The synergistic activity of fludarabine and alemtuzumab was initially suggested by the induction of responses, including 1 CR, in 5 of 6 patients who were refractory to each agent alone.40 The combination of fludarabine and alemtuzumab (FA) was investigated in a phase II trial enrolling patients with relapsed CLL using a 4-weekly dosing protocol.41 This combination has proven feasible, safe, and very effective. Among the 36 patients, the OR rate was 83% (30 of 36 patients), which included 11 CRs (30%) and 19 PRs (53%) and one stable disease (SD). Sixteen of 31 evaluated patients (52%) achieved MRD negativity in the peripheral blood by 3 months’ follow-up. Resolution of disease was observed in all disease sites, particularly in the blood, bone marrow and spleen. The FA therapy was well tolerated. Infusion reactions (fever, chills, and skin reactions) occurred primarily during the first infusions of alemtuzumab and were mild in the majority of patients. While 80% of patients were cytomegalovirus immunoglobulin G (CMV IgG)–positive before treatment, there were only 2 subclinical CMV reactivations. The primary grade 3/4 hematological events were transient, including leukocytopenia (44%) and thrombocytopenia (30%). Stable CD4+ T-cell counts (> 200/μL) were seen after 1 year.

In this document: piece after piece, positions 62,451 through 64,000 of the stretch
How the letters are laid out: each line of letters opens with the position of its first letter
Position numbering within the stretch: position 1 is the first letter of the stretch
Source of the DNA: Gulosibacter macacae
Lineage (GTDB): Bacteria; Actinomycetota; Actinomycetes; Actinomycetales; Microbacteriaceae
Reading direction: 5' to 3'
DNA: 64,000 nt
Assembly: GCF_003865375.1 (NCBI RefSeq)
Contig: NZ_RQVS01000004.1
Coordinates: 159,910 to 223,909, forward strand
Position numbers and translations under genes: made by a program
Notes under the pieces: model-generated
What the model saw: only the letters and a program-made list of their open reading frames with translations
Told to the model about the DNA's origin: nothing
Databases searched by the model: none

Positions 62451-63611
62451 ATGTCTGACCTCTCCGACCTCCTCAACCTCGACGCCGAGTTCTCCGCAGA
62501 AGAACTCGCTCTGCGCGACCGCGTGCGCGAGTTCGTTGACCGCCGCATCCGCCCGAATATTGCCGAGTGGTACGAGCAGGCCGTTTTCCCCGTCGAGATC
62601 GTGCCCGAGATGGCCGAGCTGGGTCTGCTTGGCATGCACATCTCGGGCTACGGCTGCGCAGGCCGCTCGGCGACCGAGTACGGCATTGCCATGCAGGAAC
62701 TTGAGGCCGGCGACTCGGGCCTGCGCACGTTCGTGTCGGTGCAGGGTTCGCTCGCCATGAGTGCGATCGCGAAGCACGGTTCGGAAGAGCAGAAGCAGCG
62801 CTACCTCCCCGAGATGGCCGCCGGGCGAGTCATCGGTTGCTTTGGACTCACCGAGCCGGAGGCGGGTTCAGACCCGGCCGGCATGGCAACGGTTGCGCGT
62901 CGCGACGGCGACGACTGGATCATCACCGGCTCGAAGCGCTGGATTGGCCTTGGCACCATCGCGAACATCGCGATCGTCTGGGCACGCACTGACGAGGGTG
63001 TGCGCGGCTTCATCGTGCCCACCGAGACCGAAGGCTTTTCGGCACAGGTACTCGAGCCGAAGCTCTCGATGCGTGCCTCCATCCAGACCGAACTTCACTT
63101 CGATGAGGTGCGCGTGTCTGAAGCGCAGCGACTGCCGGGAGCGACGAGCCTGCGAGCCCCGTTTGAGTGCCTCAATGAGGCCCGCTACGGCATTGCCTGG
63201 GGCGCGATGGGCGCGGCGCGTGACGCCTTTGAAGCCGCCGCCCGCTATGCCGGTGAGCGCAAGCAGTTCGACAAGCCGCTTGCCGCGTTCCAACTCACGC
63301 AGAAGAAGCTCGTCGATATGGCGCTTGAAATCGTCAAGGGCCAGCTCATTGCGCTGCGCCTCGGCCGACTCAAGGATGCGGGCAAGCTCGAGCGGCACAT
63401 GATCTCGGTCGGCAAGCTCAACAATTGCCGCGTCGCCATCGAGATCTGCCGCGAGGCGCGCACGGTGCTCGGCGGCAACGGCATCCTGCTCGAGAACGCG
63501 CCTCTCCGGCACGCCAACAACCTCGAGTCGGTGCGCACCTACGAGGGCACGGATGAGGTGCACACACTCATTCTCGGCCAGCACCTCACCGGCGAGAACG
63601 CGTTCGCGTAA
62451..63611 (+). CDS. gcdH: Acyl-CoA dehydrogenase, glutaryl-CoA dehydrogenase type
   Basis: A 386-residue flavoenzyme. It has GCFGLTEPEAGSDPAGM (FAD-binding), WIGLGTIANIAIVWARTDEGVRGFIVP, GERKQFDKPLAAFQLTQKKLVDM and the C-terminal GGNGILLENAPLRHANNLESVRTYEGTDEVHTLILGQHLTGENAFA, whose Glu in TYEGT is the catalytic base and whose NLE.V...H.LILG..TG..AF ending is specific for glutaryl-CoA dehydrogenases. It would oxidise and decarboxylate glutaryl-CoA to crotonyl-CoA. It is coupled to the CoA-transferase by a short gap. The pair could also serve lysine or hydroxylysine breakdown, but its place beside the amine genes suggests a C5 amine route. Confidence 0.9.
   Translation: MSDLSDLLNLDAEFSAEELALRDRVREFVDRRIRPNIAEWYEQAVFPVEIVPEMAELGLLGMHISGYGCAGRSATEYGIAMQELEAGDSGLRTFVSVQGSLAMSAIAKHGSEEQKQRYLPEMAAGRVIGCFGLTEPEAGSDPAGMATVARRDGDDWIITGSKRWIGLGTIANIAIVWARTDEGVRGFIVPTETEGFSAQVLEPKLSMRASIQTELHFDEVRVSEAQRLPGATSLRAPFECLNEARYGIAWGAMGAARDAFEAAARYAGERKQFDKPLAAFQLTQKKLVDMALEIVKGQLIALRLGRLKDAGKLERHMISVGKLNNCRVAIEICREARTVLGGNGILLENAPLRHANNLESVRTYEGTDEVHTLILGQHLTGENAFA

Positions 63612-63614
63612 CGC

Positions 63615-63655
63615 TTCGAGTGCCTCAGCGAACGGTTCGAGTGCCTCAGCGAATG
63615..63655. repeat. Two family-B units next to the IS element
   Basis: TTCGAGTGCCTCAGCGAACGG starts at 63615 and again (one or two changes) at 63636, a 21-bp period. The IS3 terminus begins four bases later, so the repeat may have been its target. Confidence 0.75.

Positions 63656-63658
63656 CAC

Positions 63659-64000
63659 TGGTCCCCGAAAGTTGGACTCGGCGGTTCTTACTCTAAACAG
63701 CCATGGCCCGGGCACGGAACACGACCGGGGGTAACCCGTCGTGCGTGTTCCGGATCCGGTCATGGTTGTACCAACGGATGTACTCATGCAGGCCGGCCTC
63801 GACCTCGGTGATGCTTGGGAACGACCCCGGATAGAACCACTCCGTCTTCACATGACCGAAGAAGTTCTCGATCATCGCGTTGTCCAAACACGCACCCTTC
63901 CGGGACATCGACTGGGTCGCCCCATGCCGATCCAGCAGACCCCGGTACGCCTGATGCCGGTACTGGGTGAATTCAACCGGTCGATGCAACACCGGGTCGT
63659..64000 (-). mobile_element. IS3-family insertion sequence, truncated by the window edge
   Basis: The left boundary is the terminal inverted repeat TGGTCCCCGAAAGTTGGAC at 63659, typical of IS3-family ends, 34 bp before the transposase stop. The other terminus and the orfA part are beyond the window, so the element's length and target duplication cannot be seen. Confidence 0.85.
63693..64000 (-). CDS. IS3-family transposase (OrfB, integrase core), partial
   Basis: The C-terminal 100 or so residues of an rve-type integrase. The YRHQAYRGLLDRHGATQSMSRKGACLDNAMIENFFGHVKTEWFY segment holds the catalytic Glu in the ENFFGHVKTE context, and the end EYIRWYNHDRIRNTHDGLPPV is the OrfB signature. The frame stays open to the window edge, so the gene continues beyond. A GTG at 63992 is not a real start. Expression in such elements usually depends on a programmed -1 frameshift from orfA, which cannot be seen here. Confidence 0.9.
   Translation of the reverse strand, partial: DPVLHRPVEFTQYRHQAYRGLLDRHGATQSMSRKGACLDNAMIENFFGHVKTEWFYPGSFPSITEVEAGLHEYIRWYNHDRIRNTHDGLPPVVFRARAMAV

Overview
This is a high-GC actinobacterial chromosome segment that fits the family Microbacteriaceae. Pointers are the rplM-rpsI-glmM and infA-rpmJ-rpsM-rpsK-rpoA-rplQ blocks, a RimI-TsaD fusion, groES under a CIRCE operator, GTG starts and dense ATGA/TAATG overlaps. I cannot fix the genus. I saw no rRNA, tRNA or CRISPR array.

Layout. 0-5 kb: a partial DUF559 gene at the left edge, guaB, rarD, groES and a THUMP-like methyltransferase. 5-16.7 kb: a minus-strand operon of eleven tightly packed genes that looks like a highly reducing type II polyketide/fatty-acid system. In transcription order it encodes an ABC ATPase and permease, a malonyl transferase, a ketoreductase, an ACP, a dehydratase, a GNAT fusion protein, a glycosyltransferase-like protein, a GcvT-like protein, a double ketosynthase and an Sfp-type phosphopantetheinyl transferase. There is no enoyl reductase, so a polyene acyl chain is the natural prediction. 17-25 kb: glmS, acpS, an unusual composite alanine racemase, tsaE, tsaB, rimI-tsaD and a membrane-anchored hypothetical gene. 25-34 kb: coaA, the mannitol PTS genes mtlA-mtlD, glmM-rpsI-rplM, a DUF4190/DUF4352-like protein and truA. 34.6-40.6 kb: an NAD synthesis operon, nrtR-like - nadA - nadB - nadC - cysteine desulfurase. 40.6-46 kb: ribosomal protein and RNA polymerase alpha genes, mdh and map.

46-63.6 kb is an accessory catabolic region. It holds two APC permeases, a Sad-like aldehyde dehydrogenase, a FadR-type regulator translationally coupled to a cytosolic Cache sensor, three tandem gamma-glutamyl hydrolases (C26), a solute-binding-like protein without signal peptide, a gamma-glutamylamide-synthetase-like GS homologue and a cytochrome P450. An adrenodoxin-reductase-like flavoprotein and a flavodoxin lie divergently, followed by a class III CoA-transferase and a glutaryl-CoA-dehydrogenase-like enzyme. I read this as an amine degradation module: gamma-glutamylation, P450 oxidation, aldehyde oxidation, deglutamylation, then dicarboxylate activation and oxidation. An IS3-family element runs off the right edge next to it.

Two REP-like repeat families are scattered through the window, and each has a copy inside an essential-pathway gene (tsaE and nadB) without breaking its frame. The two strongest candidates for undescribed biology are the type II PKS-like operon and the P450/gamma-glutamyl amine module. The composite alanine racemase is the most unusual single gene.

The combination of FC plus alemtuzumab (FCA) has been studied by the GCLLSG.42 An interim analysis with 24 patients showed an OR rate of 83% with 9 CRs (6 CRu) (38%) and 9 PRs (46%). One herpes zoster and 3 cytomegalovirus reactivations were observed. One patient died due to autoimmune hemolytic anemia, another patient died 2 months after therapy with pancreatitis followed by sepsis. Two phase III trials comparing the activity of alemtuzumab are currently active. The trial of the French study group, which compared FCA with FCR in first-line therapy, was closed prematurely due to the higher toxicity observed in the FCA arm. In the first-line trial of the HOVON group, high-risk patients are randomized to receive either FC or FCA, but efficacy results have to be awaited.